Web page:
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Carrot Cupcakes with Cream Cheese Frosting

March 14, 2012

I have some news, flourchildren!  Mr. Brillantes and I have been in and out visiting graduate schools for the last month or so and, after much completely unnecessary arduous and purposeful discussion, we’ve realized that the choice was so absolutely clear, it was pretty much smacking us in the face.  So look out, Michigan, here we come!

I’ll be honest, I was skeptical about it.  But then we got there and it was like love at first sight.  There are so many things that I loved about the area that I can in no way fit them into one post; suffice it to say that it involved a permanent, year-round farmers’ market, a really astounding overabundance of coffee shops, and several local microbreweries that may or may not claim all my future take-home pay.  But more on that later.

In other news, it’s really spring! Our garden is taking off in leaps and bounds after the long winter wait, and it has been claiming practically all my attention (and muscle strength).  However, I did find a break in the – ahem – back-breaking work to whip up these delicious carrot cupcakes!

For some reason, early spring always reminds me of carrot cake despite the fact that carrots are technically available year-round.  Maybe it’s the association with fluffy-tailed rabbits and pastel colored eggs.  To be really honest, if I had to put this cake into a season based on flavor alone, I might stick it into autumn recipes along with pumpkin bread and apple-cinnamon muffins.  But here it is, in spring, reminding me of Easters gone by.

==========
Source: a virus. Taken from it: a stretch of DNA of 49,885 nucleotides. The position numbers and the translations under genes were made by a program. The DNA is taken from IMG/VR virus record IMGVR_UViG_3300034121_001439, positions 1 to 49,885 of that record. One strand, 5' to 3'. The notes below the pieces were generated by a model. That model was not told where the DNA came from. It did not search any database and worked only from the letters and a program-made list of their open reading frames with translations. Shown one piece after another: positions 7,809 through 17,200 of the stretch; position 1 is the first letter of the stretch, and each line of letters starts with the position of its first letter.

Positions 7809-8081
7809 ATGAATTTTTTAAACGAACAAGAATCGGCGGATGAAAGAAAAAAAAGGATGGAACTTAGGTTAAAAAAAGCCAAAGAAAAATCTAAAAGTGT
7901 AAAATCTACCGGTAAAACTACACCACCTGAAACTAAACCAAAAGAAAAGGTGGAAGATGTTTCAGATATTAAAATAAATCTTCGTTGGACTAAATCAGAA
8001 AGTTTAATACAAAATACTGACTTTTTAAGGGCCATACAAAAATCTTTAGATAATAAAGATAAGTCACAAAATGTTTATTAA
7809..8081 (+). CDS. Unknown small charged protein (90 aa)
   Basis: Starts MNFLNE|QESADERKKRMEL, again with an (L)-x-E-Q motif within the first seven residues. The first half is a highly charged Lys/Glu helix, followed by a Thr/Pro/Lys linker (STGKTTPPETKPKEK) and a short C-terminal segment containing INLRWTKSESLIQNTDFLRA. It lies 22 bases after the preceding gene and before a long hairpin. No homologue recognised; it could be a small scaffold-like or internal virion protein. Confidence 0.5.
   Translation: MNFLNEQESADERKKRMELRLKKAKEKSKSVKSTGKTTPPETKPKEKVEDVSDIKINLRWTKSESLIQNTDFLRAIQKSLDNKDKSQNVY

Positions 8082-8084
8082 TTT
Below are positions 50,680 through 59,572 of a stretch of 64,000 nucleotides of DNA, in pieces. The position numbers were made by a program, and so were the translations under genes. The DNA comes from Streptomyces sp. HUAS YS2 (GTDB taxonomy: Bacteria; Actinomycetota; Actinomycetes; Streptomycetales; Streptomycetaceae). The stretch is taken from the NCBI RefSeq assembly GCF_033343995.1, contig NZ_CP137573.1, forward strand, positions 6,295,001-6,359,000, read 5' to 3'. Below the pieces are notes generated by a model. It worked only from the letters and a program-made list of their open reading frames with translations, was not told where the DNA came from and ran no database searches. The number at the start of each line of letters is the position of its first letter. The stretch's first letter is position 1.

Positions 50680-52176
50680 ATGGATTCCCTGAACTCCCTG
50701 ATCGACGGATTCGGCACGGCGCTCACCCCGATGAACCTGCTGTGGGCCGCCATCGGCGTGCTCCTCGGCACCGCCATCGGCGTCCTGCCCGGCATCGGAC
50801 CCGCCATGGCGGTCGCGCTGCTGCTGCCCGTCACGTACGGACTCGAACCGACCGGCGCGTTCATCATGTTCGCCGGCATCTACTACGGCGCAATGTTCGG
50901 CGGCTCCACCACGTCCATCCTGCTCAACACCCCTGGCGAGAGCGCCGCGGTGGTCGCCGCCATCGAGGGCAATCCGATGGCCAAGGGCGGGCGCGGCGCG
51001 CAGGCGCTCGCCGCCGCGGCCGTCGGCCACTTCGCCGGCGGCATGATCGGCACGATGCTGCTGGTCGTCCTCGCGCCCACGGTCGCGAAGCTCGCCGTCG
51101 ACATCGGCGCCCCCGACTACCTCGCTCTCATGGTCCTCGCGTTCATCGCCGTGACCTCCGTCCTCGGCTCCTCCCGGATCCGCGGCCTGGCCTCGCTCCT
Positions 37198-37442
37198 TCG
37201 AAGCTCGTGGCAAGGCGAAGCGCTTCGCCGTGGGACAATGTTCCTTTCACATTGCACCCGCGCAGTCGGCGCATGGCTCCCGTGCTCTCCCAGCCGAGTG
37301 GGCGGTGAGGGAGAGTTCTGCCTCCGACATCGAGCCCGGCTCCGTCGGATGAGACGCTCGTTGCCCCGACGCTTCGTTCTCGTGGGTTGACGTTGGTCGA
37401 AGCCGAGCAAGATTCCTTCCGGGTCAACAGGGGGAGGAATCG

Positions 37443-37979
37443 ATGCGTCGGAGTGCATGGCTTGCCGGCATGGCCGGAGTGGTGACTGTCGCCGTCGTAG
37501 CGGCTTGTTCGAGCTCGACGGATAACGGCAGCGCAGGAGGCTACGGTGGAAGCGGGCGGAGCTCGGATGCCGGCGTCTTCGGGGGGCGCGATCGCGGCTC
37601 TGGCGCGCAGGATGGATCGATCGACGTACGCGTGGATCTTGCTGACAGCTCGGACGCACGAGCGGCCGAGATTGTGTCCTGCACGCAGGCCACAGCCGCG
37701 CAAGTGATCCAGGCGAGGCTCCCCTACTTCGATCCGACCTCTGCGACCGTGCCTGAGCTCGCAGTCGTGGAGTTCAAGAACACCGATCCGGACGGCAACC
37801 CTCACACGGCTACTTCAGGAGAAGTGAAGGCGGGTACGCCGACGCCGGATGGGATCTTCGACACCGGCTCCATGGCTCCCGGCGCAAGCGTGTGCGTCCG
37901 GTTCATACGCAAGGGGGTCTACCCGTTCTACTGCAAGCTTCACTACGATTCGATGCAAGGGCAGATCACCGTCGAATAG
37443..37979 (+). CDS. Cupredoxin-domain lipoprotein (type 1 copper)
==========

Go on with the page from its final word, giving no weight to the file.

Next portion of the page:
The one thing I chose to leave off in this version is the bright orange buttercream carrots that often top store-bought carrot cakes.  Without them, the cake seems a little less like a silly childhood relic (though those definitely have their place) and more like the elegant, moist, fluffy cake that it is.  Try it, with or without the frosting carrots, and you’ll see what I mean.


Carrot Cup Cakes with Cream Cheese Frosting
Yield: 12-15 cup cakes


For the Cake
1 ½ cups all-purpose flour
½ teaspoon baking powder
½ teaspoon baking soda
½ teaspoon ground cinnamon
⅛ teaspoon freshly grated nutmeg (or ¼ tsp ground nutmeg)
½ teaspoon salt
1 stick (4 ounces) unsalted butter, at room temperature
¾ cup packed light-brown sugar
2 large eggs, at room temperature
1 teaspoon pure vanilla extract
¾ teaspoon freshly grated ginger
½ cup buttermilk
1 ¾ cups finely shredded carrot (about 4 large carrots)
¼ cup pecans, chopped
3 Tbsp finely shredded coconut
¼ cup finely chopped dates*

For the Cream Cheese Frosting
1 stick (4 ounces) unsalted butter, at room temperature
1 package (8 ounces) cream cheese, at room temperature
1 teaspoon pure vanilla extract
⅛ teaspoon salt
1 cup powdered sugar


  1. Preheat oven to 350 degrees F.  Line a standard 12-cup cupcake pan, plus three more in another cupcake pan.
  2. In a small bowl, stir together flour, baking powder, baking soda, cinnamon, nutmeg, and salt.  Set aside.  In a large bowl, cream butter and brown sugar until fluffy, about 3-4 minutes (do not skimp here or the cake will be dense).  Add eggs, one at a time, beating well after each.  Add vanilla and ginger.  Beat, scraping down the sides as needed, until well incorporated.  Add the flour mixture in two doses, alternating with the buttermilk.  Beat on medium-high speed until completely incorporated, but do not over-mix.  Stir in carrots, dates, coconut, and pecans.  Spoon into cupcake pan until each liner is 2/3 – 3/4 full. Bake in preheated oven for 20 minutes or until a toothpick inserted into the center of a cake comes out clean.  Cool for 5 minutes in the pan, then turn out onto a wire rack and cool completely before frosting